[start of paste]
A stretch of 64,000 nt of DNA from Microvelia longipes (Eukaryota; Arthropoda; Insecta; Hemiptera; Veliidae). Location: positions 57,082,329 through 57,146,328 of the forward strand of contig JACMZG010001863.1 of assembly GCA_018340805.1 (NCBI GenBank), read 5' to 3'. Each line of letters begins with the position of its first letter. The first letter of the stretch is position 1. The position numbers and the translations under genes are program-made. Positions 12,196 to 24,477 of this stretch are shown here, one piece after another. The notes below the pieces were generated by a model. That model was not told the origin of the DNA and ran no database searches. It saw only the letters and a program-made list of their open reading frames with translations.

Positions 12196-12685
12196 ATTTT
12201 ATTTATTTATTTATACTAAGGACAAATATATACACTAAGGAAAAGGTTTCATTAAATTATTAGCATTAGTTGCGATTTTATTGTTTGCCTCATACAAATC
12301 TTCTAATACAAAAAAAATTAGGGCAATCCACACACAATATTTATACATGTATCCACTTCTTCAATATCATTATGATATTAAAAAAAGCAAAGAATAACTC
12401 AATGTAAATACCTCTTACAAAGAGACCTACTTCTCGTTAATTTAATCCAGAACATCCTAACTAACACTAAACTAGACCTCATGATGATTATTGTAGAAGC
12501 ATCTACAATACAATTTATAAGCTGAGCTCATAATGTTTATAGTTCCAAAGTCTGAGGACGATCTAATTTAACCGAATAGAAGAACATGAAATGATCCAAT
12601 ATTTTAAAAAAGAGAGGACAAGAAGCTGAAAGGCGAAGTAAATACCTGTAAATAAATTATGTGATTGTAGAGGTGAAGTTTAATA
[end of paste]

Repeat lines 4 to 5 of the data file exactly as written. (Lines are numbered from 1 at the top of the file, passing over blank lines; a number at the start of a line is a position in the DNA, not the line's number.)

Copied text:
12201 ATTTATTTATTTATACTAAGGACAAATATATACACTAAGGAAAAGGTTTCATTAAATTATTAGCATTAGTTGCGATTTTATTGTTTGCCTCATACAAATC
12301 TTCTAATACAAAAAAAATTAGGGCAATCCACACACAATATTTATACATGTATCCACTTCTTCAATATCATTATGATATTAAAAAAAGCAAAGAATAACTC